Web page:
Huawei just can’t seems to crack the nut that is the North American and European market. First, it was the cybersecurity chiefs in the US warning consumers not to purchase its devices, the government warning telecom not to use its infrastructures, and now its grants and funding donations to the Oxford University is being turned down. Not to mention the trade wars sparked by the Trump administration against China.
That is right, Oxford University has just suspended all research grants and funding donations from the Chinese telecommunications technology company. But why, you ask? Well, same reason Huawei is always being suspected of; cybersecurity concerns.
Though the current research contracts already given out and committed by the Huawei to the university will still go ahead. But the University will not accept any further new grants and fundings donation from the Chinese company often accused to be working too closely with Beijing for cyber-espionage operations in foreign countries.
There are currently two ongoing projects in which Huawei has already committed £692 000 696,000. The University had the following to say:
“Oxford University decided on 8 January this year that it will not pursue new funding opportunities with Huawei Technologies or its related group companies at present.
Huawei has been notified of the decision which the university will keep under review. The decision applies both to the funding of research contracts and of philanthropic donations.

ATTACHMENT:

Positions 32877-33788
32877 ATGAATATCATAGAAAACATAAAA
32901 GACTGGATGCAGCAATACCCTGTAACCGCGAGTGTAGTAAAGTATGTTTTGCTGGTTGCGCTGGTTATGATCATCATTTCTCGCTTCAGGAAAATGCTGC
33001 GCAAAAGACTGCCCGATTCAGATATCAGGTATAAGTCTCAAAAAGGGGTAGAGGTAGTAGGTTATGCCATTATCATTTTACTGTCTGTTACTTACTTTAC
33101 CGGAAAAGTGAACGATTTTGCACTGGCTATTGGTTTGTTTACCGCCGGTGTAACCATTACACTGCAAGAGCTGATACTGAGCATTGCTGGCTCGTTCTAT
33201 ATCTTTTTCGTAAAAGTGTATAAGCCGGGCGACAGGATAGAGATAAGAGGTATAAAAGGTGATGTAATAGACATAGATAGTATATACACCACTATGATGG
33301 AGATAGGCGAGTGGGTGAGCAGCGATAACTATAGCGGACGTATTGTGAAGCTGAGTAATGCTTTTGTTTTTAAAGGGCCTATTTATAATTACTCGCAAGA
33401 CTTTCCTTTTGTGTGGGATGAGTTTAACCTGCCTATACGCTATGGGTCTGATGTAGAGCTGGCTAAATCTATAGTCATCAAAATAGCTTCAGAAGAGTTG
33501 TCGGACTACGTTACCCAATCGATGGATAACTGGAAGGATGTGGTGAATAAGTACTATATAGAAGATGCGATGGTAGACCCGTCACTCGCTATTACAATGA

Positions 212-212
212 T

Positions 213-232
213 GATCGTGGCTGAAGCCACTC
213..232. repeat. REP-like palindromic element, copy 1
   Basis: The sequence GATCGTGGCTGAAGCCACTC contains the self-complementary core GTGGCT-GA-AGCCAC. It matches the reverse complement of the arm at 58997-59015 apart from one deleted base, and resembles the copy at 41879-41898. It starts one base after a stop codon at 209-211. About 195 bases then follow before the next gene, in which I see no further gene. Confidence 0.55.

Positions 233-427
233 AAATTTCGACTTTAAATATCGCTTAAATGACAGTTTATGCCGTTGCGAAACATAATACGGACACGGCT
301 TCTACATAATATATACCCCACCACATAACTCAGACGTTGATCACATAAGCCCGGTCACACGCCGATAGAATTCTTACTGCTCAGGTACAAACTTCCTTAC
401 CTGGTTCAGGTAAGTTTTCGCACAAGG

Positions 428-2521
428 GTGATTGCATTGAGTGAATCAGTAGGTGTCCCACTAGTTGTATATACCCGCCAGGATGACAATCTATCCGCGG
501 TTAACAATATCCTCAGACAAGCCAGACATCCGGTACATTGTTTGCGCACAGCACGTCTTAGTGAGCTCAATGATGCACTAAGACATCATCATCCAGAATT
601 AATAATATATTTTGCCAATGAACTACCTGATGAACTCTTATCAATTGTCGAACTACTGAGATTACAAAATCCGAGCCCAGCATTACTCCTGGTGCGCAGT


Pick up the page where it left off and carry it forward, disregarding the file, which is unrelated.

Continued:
The decision has been taken in the light of public concerns raised in recent months surrounding UK partnerships with Huawei. We hope these matters can be resolved shortly and note Huawei’s own willingness to reassure governments about its role and activities.
The university will continue with existing research contracts where funding from Huawei has already been received or committed. We currently have two such ongoing projects, with a combined funding from Huawei of £692 000 ($786,484). Both projects were approved under the university’s regulatory processes before the current levels of uncertainty arose.”
The UK defense secretary, Gavin Williamson’ had earlier raised “very deep concerns” over Huawei’s involvement in the rollout of 5G network in the UK.
In December 2018 Alex Younger, the head of M16, said the UK should make a similar decision on Huawei given other governments around the world were taking a step back with the adoption of the company’s telecommunications infrastructure.
As you may have already know, Huawei was founded by Ren Zhengfei. He was a former officer of the People’s Liberation Army, which has very deep ties with the government of China. Some security experts have consistently alleged the company conducts espionage activities at the behest of Beijing. Though Huawei has consistently denied these accusations.
In a recent interview, Zhengfei said he has never been asked by the Chinese government to share “improper information.”
In response to the Oxford University announcement, a spokeswoman from Huawei said: “We were not informed of this decision and await the university’s full explanation. As a private, employee-owned technology company, with a strong track record in R&D we believe partnership decisions should, like research, be evidence-based.
We have operated in the UK since 2001, employ 1,500 people here and have long-standing collaboration with 20 other UK universities, working with them to research the technologies of the future.”
Huawei has funded a number of academic research program across several universities in the UK including the University of Cambridge, University of Surrey, University of Manchester, and the Imperial College London.
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